This plot could go a hundred ways, really. Perhaps the Medu burn the palace and the pair are forced to flee into the countryside; or maybe (for something more slave-ish) they never become 'friends' exactly and he turns around and makes the princess his slave.
Mama is in the crypt-
You are a soldier in you nation's army, occupying a kingdom that was conquered a few years back. Never have you felt the need to question your superiors but on arriving in the near-demolished palace, you start to feel that they might be too cruel. The royal family is dead, though one or two minor members are kept in the dungeon to be paraded around once in a while. The people are starving and beaten-down, while your generals feast in the royal halls and enjoy what wealth is left. Voicing your opinions doesn't go so well and you get stuck guarding the old palace graveyard.
It's a lovely garden, full of overgrown plants and elegant crypts, but boring and far enough from the barracks that you're forced to camp out in the graves. After a few days out, you notice something odd. The fruit trees rarely have any fallen fruit under them, but you've never seen a deer. Rabbits are also more scarce than you expected but nearly all the herbs show signs of being clipped. Staying up one night, you see a small figure slinking around the garden. You catch the trespasser and it's a young boy; very young, nearly starved, but only covered in a thin layer of dirt. His clothes are awkwardly sewn from battered silk and his little cloak is made from faded but expensive wool. Tearfully, the urchin tells you that he lives in the graveyard with his mother, but she is very sick and he doesn't know how to help her. This boy would have been just a toddler during the invasion, but you can tell he's already seen too much death. Do you offer your help? Or do you turn him and his mother in as thieves?
Angel of mercy-
Dying on the battlefield, a soldier looks up and sees a lovely face in the dim light.
"No one should die alone." The figure says. As the pain fades and numbness sets in, the figure asks: "Some shouldn't die at all. Is that you?"
The soldier passes out with a strange feeling of comfort. When he awakens, his wounds are healed and the figure is gone, but he's left wandering in a dark forest that looks nothing like home.
Something is seriously wrong. Maybe you shouldn't have taken that apartment next to the cemetery, or maybe there was nothing you could do. Either way, the news has been reporting walking corpses all day and even though you haven't seen one, your neighborhood seems to be 'ground zero' for reanimations. You're quarantined and running out of food fast. Why don't you go talk to that sweet little Haitian girl next door and see how she's doing?
Six months ago, and for no apparent reason, every bell on the planet rang at once. Ancient church bells without clappers and the glittering brass trinkets that fringe a dancer's belt, all of them sounding at once. The noise was tremendous. One hour later it happened again. Between the ringing, the bells would make no sound but a muffled and dull clang. Two hours after the first ring, the bells rang one more time before shattering. Every bell reduced to soundless fragments that left scientists baffled.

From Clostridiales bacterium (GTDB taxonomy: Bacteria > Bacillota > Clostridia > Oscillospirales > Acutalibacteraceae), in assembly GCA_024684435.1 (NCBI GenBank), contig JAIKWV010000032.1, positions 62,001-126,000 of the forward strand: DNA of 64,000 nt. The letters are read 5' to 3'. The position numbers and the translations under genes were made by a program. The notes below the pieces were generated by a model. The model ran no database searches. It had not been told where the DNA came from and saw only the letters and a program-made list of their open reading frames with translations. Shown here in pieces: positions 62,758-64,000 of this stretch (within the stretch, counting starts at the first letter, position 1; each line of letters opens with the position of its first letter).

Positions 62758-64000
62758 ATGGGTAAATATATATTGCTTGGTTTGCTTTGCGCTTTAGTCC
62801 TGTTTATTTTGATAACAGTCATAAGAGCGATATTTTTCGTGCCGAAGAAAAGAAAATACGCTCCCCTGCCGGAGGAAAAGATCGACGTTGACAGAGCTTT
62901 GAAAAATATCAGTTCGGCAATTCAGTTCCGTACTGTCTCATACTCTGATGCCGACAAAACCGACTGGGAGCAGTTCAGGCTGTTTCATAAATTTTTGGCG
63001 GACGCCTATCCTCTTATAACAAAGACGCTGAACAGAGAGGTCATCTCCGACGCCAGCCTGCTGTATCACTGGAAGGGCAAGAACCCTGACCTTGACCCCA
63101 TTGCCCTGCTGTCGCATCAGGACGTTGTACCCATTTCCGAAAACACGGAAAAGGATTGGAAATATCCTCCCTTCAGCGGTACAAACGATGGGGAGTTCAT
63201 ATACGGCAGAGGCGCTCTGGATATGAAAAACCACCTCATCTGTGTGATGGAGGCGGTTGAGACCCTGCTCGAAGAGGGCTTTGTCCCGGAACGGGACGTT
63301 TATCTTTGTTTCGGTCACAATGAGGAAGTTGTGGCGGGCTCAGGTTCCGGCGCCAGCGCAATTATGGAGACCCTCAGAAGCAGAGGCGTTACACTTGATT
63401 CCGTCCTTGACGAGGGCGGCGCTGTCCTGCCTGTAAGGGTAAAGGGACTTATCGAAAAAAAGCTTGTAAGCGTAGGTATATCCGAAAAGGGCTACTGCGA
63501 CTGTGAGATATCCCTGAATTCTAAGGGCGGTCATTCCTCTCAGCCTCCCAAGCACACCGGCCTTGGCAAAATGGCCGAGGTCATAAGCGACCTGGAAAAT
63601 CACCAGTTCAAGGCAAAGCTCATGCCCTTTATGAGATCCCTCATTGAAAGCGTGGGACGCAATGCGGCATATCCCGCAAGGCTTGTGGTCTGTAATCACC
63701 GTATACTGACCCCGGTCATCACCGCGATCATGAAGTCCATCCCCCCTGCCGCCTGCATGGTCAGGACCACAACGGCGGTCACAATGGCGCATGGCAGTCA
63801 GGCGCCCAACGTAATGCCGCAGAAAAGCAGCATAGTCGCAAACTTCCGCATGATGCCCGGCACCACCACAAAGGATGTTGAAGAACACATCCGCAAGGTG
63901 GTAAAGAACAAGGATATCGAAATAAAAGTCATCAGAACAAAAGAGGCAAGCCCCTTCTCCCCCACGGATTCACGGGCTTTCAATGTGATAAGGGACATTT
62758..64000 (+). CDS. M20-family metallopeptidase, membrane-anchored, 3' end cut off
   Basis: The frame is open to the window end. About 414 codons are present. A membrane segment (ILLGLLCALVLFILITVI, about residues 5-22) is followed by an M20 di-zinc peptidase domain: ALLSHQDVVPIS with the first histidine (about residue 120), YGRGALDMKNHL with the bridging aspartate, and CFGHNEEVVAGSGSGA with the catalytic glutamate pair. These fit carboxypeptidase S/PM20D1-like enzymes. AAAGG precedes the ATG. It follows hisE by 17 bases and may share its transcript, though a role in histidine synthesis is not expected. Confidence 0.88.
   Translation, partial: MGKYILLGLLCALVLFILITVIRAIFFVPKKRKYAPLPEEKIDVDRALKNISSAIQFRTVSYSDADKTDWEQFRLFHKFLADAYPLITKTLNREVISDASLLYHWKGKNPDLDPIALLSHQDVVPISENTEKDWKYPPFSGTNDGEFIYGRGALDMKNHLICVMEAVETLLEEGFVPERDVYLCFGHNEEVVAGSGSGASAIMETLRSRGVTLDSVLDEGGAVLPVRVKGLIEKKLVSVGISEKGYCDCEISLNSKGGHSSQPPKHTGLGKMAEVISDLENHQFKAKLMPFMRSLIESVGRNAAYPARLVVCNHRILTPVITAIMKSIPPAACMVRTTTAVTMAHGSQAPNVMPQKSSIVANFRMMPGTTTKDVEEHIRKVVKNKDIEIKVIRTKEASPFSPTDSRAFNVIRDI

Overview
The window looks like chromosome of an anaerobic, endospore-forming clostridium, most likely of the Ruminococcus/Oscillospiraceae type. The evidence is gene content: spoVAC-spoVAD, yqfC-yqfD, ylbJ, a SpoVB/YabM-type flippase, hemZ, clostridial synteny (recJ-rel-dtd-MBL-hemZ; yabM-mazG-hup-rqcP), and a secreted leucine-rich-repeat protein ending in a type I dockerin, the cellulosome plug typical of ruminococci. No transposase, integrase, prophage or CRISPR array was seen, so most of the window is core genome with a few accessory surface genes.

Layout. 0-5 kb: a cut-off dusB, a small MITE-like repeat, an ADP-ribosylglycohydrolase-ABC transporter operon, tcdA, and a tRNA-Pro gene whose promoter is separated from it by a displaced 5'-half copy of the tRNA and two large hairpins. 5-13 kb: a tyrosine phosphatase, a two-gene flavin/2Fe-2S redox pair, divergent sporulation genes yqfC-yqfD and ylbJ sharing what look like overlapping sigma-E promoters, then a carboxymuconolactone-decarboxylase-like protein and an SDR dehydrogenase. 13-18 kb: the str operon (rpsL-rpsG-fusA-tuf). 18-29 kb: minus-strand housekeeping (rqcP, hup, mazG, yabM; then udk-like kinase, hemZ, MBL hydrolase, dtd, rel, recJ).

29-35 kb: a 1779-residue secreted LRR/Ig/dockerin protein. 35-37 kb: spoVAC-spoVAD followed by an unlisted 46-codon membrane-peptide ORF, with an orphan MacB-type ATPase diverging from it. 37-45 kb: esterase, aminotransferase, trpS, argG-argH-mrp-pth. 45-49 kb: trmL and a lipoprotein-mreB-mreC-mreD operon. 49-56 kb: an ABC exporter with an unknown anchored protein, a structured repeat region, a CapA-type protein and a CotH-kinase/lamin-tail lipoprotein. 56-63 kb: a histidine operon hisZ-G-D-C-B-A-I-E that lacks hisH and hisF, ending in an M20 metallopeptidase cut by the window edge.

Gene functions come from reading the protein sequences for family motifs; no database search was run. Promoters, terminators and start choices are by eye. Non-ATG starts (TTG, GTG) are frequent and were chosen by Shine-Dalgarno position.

Then the death reports started. At the exact moment of the last bell toll, ten percent of the human population fell over dead. There seemed to be no pattern. Young and healthy young men would drop while the weak and elderly would be left untouched. An accident victim's life support machines failed inexplicably, while the terminally ill man in the next ward found the strength to keep breathing. One hour later, it happened again. A tenth of the remaining population dropped. Every hour, on the hour, one tenth of the survivors would die without any visible reason or pattern. Whole families were wiped out while others were untouched. This continued for ten hours before stopping just as suddenly as it began. It's estimated that just over a third of the population survived the first day, though riots claimed so many more.
Small groups of survivors are banding together, trying to preserve the old way of living, though it's becoming increasingly difficult in the cities. So many of the technicians are dead, those remaining are having too much trouble keeping up with damage to infrastructure. And the bodies. Six months later and the air still smells like charring flesh. Everywhere you can find burnt piles of ash surrounded with old photos and flowers. So many mass graves.
Harry Potter: I have a soft spot for the devious and ambitious, so Slytherin characters are a pretty sure win. Original characters are welcome, but I don't have a problem playing canon characters either.
Avatar, TLA: Haven't seen Legend of Korra yet, sorry.
Warcraft: I play Horde characters mainly, so I'm only familiar with that side of the lore. LOVE the Forsaken and anything to do with the Lich King storyline.